• Revise the instructional materials adoption process to allow more timely access to a greater array of instructional materials, including digital materials.
  • Create an integrated assessment system that measures the standards more fully, including higher-order thinking and performance skills, and provides continuous diagnostic information and formative supports. Take a leadership role in the Smarter Balanced Assessment Consortium and the new multi-state English Language Development Assessment Consortium.
  • Rethink the design of the California High School Exit Exam to incorporate diagnostic information over time and to provide instructional supports and assessments that offer more useful information regarding college- and career-readiness.
  • Ensure English literacy and biliteracy through a statewide campaign to better prepare parents and educators to support literacy. Adopt a California Literacy Plan for birth through 12th grade that builds upon research for developmentally appropriate written and oral language development in home and in second language; create English language development standards and curriculum; and recognize California students for being literate in English and one or more additional languages by awarding a State Seal of Biliteracy.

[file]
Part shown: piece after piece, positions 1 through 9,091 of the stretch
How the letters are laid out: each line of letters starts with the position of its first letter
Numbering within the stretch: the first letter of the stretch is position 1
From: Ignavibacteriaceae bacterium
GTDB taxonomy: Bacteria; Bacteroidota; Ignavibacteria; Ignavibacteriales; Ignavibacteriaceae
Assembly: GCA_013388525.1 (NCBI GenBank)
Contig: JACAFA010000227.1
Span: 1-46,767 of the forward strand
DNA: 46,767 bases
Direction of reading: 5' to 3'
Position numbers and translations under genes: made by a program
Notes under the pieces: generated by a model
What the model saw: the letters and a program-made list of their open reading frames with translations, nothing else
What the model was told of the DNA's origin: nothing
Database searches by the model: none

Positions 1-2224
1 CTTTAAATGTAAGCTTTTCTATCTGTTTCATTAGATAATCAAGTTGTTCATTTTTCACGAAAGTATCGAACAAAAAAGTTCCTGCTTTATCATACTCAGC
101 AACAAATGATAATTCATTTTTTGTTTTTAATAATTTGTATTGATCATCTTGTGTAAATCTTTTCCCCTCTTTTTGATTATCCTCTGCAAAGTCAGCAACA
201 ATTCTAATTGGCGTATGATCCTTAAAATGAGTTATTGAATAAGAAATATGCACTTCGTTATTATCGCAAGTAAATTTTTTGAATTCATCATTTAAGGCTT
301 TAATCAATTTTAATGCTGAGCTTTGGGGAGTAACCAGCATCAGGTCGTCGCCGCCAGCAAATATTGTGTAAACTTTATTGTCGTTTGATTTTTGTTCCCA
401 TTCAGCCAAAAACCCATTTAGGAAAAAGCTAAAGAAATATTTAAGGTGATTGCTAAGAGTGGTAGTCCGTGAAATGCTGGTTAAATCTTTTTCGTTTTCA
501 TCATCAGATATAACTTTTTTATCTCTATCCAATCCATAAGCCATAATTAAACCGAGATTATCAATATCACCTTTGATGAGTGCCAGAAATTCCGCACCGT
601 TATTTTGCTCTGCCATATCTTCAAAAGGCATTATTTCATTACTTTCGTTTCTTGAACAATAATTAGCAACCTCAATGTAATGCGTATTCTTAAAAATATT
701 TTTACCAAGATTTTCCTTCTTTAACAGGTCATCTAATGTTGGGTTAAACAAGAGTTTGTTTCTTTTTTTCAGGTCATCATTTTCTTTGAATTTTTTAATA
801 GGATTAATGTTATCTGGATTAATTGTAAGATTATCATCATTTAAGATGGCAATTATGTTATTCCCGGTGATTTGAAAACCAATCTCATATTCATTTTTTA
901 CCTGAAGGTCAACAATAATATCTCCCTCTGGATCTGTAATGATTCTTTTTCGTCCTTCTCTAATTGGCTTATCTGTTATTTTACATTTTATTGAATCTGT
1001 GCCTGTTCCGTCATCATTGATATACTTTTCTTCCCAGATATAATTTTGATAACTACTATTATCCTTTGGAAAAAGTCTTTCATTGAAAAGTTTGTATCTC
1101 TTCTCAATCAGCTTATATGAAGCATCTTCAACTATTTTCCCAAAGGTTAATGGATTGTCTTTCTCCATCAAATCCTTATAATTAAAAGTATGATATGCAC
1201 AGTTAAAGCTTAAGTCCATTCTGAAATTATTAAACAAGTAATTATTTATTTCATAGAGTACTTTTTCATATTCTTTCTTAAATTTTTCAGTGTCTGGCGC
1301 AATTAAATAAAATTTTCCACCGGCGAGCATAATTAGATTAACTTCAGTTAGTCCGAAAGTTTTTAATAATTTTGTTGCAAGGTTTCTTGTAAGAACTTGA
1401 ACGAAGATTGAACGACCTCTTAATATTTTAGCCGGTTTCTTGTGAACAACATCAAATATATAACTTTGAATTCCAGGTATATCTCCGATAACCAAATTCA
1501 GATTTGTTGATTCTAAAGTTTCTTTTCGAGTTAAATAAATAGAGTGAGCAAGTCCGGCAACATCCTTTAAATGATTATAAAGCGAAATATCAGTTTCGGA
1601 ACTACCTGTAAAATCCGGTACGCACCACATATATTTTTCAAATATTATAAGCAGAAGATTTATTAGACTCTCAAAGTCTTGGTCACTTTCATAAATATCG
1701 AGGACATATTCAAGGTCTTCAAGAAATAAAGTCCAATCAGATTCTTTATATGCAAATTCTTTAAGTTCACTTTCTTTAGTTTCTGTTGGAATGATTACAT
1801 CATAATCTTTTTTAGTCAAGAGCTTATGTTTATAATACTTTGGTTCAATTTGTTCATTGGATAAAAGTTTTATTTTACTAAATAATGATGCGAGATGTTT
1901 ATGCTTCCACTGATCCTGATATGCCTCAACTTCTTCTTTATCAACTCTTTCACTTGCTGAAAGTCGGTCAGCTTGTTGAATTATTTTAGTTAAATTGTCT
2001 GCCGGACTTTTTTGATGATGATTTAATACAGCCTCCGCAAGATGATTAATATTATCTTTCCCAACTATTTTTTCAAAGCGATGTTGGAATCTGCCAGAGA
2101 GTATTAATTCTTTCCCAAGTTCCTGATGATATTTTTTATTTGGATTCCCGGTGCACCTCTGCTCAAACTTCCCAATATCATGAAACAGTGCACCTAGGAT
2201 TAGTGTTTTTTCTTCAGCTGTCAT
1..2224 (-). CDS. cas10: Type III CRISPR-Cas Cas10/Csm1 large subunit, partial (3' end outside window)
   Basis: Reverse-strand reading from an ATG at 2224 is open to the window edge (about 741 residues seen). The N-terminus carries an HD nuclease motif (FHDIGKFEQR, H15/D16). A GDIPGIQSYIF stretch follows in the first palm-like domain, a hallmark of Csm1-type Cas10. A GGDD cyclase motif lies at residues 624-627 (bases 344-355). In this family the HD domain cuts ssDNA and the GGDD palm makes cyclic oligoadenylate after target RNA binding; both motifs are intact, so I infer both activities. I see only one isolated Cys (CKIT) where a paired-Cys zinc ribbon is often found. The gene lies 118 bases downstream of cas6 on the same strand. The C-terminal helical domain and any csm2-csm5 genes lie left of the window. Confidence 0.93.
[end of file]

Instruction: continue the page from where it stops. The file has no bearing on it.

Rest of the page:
• Facilitate the infusion of 1:1 computing in school, after school, and in the home; provide devices, Internet access, new digital curriculum materials, capacity for ongoing diagnostic assessment, professional development and network support; and institute an open standard for the exchange of educational information.

Back to top

Previous Chapter | Next Chapter

Questions:   Dina Fong | | 916-319-0551
Last Reviewed: Tuesday, April 20, 2021